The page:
1. Me not liking beans and seafood has been the kicker here. A bummer for Pete, as when we’re cooking he doesn’t make it as much (he’s the chef in this duo), but sometimes we have our separate meals so he can indulge.

              Ecuador was alright – one of the better countries.

  19. I’ve always wondered how I would handle the food over that side of the world, being a vegetarian I might get a little sick of all the beans and rice. It doesn’t seem like there is much else. We do eat seafood though so we would love that and the fresh fruit.
    When I was on my campervan tour of Europe my girlfriends and I ate a lot of dorito sandwiches. We were on an ultra budget tour!! There is only so many doritos you can eat.

    1. Dorito sandwiches!! Never thought to put them in sandwiches – ha! I did also carry around a little jar of peanut butter in case of emergencies as well. 🙂 I’m sure you’d do fine, liking seafood and fruit. There is lots of that here!

  20. sorta with you on this one (and Ayngelina). Liked Mexico. Nicaragua was OK. Peru was good. The rest of Central America and South America (Argentina was fine also) was pretty bleh. I love Latin America, but not for the food.

    1. I love Latin America too, I just didn’t make a “love connection” with the food. 🙂 And I’m okay with that, doesn’t really change anything for me!

  21. I can’t believe you don’t like rice and beans! I would eat them all day, every day. For real. With you on the seafood bit, though. Anything that swims is a no go.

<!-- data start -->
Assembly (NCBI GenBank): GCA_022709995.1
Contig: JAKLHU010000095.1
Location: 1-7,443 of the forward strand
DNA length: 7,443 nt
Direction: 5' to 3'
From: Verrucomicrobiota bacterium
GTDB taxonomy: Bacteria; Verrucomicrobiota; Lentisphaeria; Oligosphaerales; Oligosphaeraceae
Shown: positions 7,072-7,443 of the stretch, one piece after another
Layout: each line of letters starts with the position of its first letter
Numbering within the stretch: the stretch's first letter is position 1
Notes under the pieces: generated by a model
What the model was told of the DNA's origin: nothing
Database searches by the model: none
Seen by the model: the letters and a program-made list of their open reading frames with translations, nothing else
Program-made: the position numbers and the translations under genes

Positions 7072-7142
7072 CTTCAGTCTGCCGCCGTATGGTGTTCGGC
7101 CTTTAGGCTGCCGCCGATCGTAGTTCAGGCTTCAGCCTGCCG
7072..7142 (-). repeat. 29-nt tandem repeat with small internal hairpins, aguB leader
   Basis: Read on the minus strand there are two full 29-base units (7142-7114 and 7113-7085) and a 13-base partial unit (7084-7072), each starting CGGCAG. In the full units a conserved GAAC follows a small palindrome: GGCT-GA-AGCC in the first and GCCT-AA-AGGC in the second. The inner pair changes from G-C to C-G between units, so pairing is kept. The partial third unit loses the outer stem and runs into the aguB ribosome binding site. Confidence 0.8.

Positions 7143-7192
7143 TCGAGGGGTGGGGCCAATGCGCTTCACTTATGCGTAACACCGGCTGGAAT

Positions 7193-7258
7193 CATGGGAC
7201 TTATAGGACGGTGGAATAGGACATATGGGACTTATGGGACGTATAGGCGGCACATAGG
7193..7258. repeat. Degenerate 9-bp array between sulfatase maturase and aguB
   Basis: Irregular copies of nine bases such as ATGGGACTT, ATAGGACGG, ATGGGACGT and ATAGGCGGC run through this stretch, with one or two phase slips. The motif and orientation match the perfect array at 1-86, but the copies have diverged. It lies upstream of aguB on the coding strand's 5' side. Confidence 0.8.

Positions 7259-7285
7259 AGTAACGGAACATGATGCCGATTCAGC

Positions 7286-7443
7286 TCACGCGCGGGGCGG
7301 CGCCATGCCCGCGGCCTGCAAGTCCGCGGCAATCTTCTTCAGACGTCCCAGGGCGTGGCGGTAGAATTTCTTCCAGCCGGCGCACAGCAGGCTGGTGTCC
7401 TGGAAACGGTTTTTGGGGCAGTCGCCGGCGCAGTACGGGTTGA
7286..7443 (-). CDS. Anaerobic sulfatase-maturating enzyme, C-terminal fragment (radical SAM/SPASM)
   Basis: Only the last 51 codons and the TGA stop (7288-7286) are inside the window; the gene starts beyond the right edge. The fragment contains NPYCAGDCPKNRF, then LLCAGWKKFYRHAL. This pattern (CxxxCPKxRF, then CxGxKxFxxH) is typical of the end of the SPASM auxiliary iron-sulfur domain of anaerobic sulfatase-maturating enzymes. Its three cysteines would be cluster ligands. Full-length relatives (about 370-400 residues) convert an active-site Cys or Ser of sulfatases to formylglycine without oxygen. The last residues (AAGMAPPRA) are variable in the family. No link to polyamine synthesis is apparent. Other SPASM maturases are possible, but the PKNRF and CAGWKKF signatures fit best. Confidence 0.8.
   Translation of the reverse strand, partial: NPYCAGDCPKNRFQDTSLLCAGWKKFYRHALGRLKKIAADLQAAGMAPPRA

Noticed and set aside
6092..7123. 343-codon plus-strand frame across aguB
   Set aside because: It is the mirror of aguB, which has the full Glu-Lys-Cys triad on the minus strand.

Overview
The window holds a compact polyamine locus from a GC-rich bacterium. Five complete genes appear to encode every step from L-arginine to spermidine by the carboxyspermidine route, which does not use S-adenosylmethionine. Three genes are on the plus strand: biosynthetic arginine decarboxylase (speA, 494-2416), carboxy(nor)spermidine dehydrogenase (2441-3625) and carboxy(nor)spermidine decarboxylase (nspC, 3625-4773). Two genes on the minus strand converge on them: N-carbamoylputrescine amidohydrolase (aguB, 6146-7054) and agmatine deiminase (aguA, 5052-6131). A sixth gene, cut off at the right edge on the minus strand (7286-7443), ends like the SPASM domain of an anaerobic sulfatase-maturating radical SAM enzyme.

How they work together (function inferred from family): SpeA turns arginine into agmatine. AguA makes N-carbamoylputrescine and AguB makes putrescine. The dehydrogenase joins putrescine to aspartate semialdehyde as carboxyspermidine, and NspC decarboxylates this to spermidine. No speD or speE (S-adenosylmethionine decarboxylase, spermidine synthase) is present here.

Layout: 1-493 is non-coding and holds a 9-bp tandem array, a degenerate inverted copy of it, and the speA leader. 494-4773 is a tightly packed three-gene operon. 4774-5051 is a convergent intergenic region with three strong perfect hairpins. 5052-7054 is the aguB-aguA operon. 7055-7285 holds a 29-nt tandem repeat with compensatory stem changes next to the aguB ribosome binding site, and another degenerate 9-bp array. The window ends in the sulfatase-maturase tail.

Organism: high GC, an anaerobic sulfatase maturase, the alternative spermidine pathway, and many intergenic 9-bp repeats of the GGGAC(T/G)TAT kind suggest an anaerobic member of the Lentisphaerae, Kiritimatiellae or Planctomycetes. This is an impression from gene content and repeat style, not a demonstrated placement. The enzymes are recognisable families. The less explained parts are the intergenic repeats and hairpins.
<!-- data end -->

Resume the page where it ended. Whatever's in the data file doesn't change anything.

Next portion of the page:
22. Did you try pupusas in Honduras? Though I guess you wouldn’t like them because they’re made from beans 🙂 I had a really hard time getting used to the cheese, but now I love it.

    1. Have never even heard of pupusas! Just looked it up and I guess they are a Salvadoran dish, and just might not have made it out here to the island? Will ask around though. Ugh yes, the cheese I hate too. I LOVE cheese, but that is the exception.

  23. I was so pleased to read this as I am also a fussy eater. It’s quite embarrassing as a traveller as everybody expects you to be eating all kinds of exotic and different foods. I don’t eat seafood at all and I have to admit that I’m not a big fan of beans either so not sure how I’m going to cope in South America.

    1. I’ve stopped being embarrassed. And, a lot of times I just say that I’m allergic to it so that I don’t have to go through the song and dance about trying to explain why I don’t like it. 🙂

      1. That’s a great idea. I’m a picky eater too and never thought to just say I’m allergic. Good to hear there is another picky eater traveling the world (not that I’m traveling yet. yet being the key word). I do worry about finding edible food on the foreign road.

        1. You’ll always find something Bree, even if it’s just a bag of Doritos 🙂 I have to start learning “I am allergic” in all the new languages I’m going to encounter over in Europe!

  24. I’m not a big fan of Latin American food either.
    Nicole’s a vegetarian and usually sticks to safe foods like pizza and sandwiches. I’m more adventurous but must admit that food in Central and South America is underwhelming. So is the beer.
    That said, the UK is not known for its food either – but if you like steak and potatoes you should be fine!
    At least the beer is fantastic 😉

    1. YES, I can’t wait for dark lager. The beer here is frankly….piss. Overall, I have really enjoyed the cuisine in Latin America and will miss it. I love rice and beans. Love the beef here, Honduran is some of the best we have had in all of our travels (worst was Chile). And the seafood, I can never get enough. I am really hoping that I can come up with some creative recipes with potatoes 😉

  25. I love those apple bananas we ate in your yellow housesitting house!!